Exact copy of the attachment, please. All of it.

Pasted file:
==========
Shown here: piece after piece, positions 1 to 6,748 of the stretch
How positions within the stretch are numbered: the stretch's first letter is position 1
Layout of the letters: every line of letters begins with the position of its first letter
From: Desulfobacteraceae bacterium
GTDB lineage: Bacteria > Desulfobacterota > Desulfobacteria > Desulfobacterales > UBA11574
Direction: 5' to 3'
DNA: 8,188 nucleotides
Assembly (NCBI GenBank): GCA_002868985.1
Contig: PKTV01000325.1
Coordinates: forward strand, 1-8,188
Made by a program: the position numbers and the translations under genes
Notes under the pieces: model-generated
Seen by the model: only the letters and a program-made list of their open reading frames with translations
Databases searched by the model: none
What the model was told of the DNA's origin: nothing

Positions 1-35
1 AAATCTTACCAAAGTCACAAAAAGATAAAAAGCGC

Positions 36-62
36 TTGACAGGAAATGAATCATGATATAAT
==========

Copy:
Shown here: piece after piece, positions 1 to 6,748 of the stretch
How positions within the stretch are numbered: the stretch's first letter is position 1
Layout of the letters: every line of letters begins with the position of its first letter
From: Desulfobacteraceae bacterium
GTDB lineage: Bacteria > Desulfobacterota > Desulfobacteria > Desulfobacterales > UBA11574
Direction: 5' to 3'
DNA: 8,188 nucleotides
Assembly (NCBI GenBank): GCA_002868985.1
Contig: PKTV01000325.1
Coordinates: forward strand, 1-8,188
Made by a program: the position numbers and the translations under genes
Notes under the pieces: model-generated
Seen by the model: only the letters and a program-made list of their open reading frames with translations
Databases searched by the model: none
What the model was told of the DNA's origin: nothing

Positions 1-35
1 AAATCTTACCAAAGTCACAAAAAGATAAAAAGCGC

Positions 36-62
36 TTGACAGGAAATGAATCATGATATAAT